Vincent Johns, Jr.
Vincent Johns, Jr. has had a love for transportation systems ever since the age of four. “I chose to enter the field of civil engineering to help the aging infrastructure systems and to improve the safety and quality of our roads within our communities and nation,” Vincent stated. The need for infrastructure restoration was especially evident to Vincent in New Orleans. While staying there almost every summer for quite some time, Vincent was fascinated with the way highways were constructed in different parts of the city. On the city’s Eastbank, many were narrow and did not account for heavy merging areas and were seen as eyesores. The Westbank, however, was bustling with beautiful elevated highways hovering over parks, bike trails, and bus stations: “The difference between these two areas of New Orleans shows that well-planned, designed and engineered highways are what make cities work.”
LSAMP has given Vincent the opportunity to complete an undergraduate thesis, and he already has a topic in mind. Vincent’s interest in the relationship between cities and highways has taken root in his undergraduate thesis, where he is working on the impact highways have in urban communities. “Too many times minority communities are ruined because of highways. I believe that if we constructed more gateway bridges like the Short North Cap on High Street, we could really start to see communities reconnect,” he said. Aware of the fact that entering a science, technology, engineering, and mathematics (STEM) field can present many challenges, Vincent also was given the opportunity to meet other minorities in STEM who share the same challenges and a support system that includes tutoring, mentoring, and workshops. The Office of Diversity and Inclusion’s Bell National Resource Center has also offered support for Vincent through its many programs as he begins his freshman year at Ohio State.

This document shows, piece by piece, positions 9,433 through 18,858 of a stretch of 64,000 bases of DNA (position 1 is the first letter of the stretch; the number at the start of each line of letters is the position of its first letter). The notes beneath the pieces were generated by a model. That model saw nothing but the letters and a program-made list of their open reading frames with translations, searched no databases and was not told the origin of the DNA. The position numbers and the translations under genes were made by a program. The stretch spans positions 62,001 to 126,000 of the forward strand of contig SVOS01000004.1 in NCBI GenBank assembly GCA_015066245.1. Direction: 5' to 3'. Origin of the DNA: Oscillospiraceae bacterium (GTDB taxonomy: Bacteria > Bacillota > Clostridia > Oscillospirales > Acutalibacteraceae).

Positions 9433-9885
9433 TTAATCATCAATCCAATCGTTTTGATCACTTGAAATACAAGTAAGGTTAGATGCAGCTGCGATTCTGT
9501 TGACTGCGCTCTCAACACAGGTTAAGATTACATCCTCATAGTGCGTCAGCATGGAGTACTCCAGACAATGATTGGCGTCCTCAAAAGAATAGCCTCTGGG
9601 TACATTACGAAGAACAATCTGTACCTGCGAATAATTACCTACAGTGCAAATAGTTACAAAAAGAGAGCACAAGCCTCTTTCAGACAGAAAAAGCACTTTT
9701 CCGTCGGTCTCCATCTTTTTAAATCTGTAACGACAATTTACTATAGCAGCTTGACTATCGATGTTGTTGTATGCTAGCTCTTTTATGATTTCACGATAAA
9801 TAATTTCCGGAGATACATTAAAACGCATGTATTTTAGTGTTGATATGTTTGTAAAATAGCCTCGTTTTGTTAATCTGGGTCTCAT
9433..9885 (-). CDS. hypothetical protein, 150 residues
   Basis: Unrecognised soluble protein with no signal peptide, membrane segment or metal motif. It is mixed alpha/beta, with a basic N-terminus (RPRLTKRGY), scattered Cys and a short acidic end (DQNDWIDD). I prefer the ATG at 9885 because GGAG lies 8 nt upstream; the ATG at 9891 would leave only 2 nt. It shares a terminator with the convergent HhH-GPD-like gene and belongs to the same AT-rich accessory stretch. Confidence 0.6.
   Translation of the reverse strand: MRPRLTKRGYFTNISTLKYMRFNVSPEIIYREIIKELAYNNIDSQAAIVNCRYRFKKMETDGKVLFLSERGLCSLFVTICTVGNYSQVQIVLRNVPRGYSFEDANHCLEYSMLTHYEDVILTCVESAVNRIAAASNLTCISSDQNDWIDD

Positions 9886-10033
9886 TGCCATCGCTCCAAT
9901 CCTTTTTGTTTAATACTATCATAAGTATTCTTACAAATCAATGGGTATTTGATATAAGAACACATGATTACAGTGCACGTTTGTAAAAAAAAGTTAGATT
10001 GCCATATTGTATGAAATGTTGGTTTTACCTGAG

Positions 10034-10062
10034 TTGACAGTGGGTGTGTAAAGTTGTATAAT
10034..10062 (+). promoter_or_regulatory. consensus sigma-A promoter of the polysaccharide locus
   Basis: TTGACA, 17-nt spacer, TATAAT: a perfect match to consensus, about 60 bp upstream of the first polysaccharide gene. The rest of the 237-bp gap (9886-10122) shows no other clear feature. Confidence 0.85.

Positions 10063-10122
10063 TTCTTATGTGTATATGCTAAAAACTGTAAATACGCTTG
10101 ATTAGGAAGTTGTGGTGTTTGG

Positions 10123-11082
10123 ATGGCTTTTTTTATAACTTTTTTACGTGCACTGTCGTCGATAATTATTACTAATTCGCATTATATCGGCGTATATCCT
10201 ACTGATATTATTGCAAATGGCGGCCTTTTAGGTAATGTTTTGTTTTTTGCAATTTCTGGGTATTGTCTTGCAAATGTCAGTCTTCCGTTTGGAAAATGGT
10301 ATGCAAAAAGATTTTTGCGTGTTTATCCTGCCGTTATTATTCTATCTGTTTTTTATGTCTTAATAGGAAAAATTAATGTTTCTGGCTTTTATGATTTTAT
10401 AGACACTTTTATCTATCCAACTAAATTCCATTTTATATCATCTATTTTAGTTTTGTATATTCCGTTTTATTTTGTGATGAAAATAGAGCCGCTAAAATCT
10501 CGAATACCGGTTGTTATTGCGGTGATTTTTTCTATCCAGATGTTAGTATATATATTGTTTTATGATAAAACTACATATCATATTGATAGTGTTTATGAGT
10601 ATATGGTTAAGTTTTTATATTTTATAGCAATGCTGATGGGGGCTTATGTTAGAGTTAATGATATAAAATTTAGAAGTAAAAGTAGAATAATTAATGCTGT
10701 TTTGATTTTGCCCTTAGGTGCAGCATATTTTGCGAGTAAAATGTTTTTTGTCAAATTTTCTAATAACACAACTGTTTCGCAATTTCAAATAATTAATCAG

Vincent is currently majoring in Civil Engineering and City and Regional Planning (Architect), and he plans to graduate in 2017. After graduation, he hopes to return to Ohio State for the dual master’s degree in Civil Engineering and City and Regional Planning.